It will happen any time now: be prepared to open your wallet wider this week itself when you shop for groceries what with diesel price spiking by as much as Rs. 6.11 a litre.
With diesel being the sole fuel used for transportation of commodities as well as passengers, consumers are bound to feel the pinch. Freight transporters have hiked their charges by 15 per cent; private passenger transporters are on the verge of effecting a bus fare hike.
Ramesh Chandra Lahoti, president of Bangalore Wholesale Foodgrains and Pulses Merchants’ Association, told The Hindu that wholesale prices of almost all the commodities have risen by 25 to 50 paisa a kg, and, within a fortnight, are expected to go up by Re. 1. He said that traders have no option but to pass on the increased freight charges on to consumers
Oil firms criticised
“We are being pushed into a corner,” said G.R. Shanmugappa, president of Karnataka State Lorry Owners and Agents Federation.
It is strange that the government has reduced duty on petrol and transferred the burden on diesel by hiking its price. Public sector oil marketing companies are thus allowed to make a huge profit at the cost of common man, he said.
The All India Motor Transport Congress, whose office-bearers are meeting in Mumbai on Tuesday, will decide the future course of action, he said and added that transporters will participate in the all-India bandh called by the Opposition parties on Thursday.
Bus travel is set to become costly as private operators in the State have petitioned respective regional transport authorities to allow a fare hike.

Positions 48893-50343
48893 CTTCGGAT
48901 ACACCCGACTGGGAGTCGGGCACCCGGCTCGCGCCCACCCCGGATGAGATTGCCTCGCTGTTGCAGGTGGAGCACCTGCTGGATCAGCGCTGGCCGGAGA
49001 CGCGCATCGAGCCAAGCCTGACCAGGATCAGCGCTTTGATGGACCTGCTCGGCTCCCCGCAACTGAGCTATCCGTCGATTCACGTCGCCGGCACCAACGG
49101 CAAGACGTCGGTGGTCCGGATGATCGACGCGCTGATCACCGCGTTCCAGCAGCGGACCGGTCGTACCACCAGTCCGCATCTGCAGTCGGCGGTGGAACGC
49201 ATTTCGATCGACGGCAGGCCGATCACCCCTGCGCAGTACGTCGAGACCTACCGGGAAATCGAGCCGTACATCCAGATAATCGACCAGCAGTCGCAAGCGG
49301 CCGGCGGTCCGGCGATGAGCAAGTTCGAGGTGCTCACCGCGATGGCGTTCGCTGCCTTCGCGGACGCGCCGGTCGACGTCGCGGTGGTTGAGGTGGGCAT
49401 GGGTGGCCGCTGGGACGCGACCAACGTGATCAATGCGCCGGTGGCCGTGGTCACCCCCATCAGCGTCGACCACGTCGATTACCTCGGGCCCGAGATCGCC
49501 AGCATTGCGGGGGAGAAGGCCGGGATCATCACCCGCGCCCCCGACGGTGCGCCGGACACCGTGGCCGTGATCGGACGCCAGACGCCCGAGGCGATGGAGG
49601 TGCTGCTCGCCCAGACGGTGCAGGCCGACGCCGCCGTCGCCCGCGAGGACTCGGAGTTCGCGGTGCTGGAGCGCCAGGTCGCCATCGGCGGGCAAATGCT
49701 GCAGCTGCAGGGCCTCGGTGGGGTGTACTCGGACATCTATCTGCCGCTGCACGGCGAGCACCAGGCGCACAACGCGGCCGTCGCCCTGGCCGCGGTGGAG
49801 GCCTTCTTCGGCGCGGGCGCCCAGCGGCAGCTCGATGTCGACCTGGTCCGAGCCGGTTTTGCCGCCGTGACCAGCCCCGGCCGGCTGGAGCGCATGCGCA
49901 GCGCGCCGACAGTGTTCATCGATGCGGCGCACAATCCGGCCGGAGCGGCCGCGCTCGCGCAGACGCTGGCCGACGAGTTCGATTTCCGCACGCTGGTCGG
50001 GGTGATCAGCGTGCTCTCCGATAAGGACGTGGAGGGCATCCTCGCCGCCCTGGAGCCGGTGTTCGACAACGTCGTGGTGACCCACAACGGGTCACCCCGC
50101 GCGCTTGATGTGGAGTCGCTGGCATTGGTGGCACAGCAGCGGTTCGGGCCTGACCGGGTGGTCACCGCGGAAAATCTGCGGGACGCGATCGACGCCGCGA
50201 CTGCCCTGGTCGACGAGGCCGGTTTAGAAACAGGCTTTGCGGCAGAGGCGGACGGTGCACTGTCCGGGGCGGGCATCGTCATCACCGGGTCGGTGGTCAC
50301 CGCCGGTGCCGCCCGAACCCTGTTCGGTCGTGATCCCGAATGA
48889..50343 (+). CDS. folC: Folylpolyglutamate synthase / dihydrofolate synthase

Rajavarma Ballal, president, Karnataka State Private Bus Operators Federation, said that the diesel price hike, along with increase in the cost of other inputs, has pushed up operating cost to 92 paise per passenger km.
Before the diesel price hike, the operating cost was about 80 paise per passenger km, he said.
“We too have no option but to increase the fares to continue services,” he added.
On the other hand, the Karnataka State Road Transport Corporation (KSRTC) and its sister corporations, Bangalore Metropolitan Transport Corporation, North West Karnataka Road Transport Corporation and North East Karnataka Road Transport Corporation are awaiting government clearance.
Footing a big bill
KSRTC managing director N. Manjunatha Prasad said that KSRTC will incur an additional expenditure of about Rs. 9 crore a month due to increased fuel bills while all the four corporations together will have to shell out an extra Rs. 324 crore a year.
He said that they are in the process of seeking the government’s nod to hike fares or financial aid in lieu of fare hike.
However, with the Assembly elections due next year, the government will not risk a fare hike, a fact that Principal Secretary (Transport) P. Ravi Kumar endorsed. He said that there is no move to increase bus ticket prices.